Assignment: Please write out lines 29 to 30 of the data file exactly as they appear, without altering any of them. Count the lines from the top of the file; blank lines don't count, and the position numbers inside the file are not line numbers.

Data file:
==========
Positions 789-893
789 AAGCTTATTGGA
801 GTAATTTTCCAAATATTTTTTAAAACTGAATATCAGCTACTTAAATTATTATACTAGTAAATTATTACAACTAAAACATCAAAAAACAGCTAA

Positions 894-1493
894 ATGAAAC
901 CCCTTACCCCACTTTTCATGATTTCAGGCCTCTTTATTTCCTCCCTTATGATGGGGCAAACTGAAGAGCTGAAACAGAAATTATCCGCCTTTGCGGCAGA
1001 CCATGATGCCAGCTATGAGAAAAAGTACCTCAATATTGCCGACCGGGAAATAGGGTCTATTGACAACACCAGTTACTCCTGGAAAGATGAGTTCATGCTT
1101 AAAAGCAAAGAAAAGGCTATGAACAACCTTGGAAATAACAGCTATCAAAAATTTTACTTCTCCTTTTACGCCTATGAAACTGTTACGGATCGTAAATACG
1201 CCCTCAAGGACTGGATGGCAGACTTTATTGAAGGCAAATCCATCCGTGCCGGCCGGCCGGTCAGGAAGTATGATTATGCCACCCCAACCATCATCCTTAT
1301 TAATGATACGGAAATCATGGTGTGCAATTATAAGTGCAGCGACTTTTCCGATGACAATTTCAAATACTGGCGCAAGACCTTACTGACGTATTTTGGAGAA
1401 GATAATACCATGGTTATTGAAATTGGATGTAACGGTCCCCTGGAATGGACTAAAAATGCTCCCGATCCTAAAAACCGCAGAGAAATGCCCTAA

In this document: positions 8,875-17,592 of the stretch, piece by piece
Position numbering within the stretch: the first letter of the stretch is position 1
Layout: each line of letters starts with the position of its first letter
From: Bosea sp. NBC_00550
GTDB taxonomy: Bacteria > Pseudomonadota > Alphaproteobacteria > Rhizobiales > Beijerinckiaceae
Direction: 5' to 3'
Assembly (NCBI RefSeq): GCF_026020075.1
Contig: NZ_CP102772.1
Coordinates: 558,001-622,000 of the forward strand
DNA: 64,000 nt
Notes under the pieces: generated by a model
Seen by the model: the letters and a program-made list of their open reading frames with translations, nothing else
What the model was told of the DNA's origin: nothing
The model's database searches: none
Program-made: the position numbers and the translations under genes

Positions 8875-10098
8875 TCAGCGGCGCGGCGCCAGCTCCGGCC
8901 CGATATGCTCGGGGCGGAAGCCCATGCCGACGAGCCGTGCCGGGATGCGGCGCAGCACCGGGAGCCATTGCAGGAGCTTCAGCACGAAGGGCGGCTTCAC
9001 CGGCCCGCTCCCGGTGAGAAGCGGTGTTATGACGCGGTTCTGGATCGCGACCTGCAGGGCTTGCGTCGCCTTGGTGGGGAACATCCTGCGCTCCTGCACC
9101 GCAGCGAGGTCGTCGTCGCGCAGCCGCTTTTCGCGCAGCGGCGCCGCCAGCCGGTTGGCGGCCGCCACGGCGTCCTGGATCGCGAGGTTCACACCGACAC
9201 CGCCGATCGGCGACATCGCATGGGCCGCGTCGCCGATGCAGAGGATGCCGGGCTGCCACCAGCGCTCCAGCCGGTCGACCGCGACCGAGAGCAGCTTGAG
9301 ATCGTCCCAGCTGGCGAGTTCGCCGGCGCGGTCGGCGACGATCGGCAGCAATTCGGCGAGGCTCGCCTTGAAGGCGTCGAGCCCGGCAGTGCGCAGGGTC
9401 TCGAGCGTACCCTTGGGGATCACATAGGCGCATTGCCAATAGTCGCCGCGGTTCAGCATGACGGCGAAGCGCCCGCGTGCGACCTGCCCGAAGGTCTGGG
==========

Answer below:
8901 CGATATGCTCGGGGCGGAAGCCCATGCCGACGAGCCGTGCCGGGATGCGGCGCAGCACCGGGAGCCATTGCAGGAGCTTCAGCACGAAGGGCGGCTTCAC
9001 CGGCCCGCTCCCGGTGAGAAGCGGTGTTATGACGCGGTTCTGGATCGCGACCTGCAGGGCTTGCGTCGCCTTGGTGGGGAACATCCTGCGCTCCTGCACC